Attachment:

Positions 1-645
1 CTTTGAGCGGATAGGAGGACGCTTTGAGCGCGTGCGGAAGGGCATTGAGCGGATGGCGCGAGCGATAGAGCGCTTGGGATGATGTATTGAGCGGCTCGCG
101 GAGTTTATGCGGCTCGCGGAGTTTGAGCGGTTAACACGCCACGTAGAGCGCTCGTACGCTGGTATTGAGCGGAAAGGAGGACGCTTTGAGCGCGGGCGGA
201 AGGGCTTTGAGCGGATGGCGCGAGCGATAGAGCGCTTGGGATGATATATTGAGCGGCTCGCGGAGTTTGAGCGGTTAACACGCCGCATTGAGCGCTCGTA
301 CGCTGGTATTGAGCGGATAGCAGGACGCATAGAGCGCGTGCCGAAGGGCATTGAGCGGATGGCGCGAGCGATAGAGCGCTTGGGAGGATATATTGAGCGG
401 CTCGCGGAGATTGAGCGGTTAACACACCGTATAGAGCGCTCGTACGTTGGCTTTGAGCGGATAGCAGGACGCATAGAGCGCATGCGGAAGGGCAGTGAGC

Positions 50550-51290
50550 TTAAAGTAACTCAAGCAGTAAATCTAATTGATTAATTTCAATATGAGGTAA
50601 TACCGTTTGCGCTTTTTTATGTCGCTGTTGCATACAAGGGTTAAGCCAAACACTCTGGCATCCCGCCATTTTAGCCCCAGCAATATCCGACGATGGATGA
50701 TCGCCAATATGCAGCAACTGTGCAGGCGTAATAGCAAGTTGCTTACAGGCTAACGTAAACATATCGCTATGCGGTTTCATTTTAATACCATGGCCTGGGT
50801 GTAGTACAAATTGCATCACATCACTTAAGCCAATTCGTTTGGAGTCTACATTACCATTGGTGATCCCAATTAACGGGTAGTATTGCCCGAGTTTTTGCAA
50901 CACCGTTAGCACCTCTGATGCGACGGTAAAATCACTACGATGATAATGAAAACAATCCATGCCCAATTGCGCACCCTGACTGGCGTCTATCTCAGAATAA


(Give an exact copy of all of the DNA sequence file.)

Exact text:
Positions 1-645
1 CTTTGAGCGGATAGGAGGACGCTTTGAGCGCGTGCGGAAGGGCATTGAGCGGATGGCGCGAGCGATAGAGCGCTTGGGATGATGTATTGAGCGGCTCGCG
101 GAGTTTATGCGGCTCGCGGAGTTTGAGCGGTTAACACGCCACGTAGAGCGCTCGTACGCTGGTATTGAGCGGAAAGGAGGACGCTTTGAGCGCGGGCGGA
201 AGGGCTTTGAGCGGATGGCGCGAGCGATAGAGCGCTTGGGATGATATATTGAGCGGCTCGCGGAGTTTGAGCGGTTAACACGCCGCATTGAGCGCTCGTA
301 CGCTGGTATTGAGCGGATAGCAGGACGCATAGAGCGCGTGCCGAAGGGCATTGAGCGGATGGCGCGAGCGATAGAGCGCTTGGGAGGATATATTGAGCGG
401 CTCGCGGAGATTGAGCGGTTAACACACCGTATAGAGCGCTCGTACGTTGGCTTTGAGCGGATAGCAGGACGCATAGAGCGCATGCGGAAGGGCAGTGAGC

Positions 50550-51290
50550 TTAAAGTAACTCAAGCAGTAAATCTAATTGATTAATTTCAATATGAGGTAA
50601 TACCGTTTGCGCTTTTTTATGTCGCTGTTGCATACAAGGGTTAAGCCAAACACTCTGGCATCCCGCCATTTTAGCCCCAGCAATATCCGACGATGGATGA
50701 TCGCCAATATGCAGCAACTGTGCAGGCGTAATAGCAAGTTGCTTACAGGCTAACGTAAACATATCGCTATGCGGTTTCATTTTAATACCATGGCCTGGGT
50801 GTAGTACAAATTGCATCACATCACTTAAGCCAATTCGTTTGGAGTCTACATTACCATTGGTGATCCCAATTAACGGGTAGTATTGCCCGAGTTTTTGCAA
50901 CACCGTTAGCACCTCTGATGCGACGGTAAAATCACTACGATGATAATGAAAACAATCCATGCCCAATTGCGCACCCTGACTGGCGTCTATCTCAGAATAA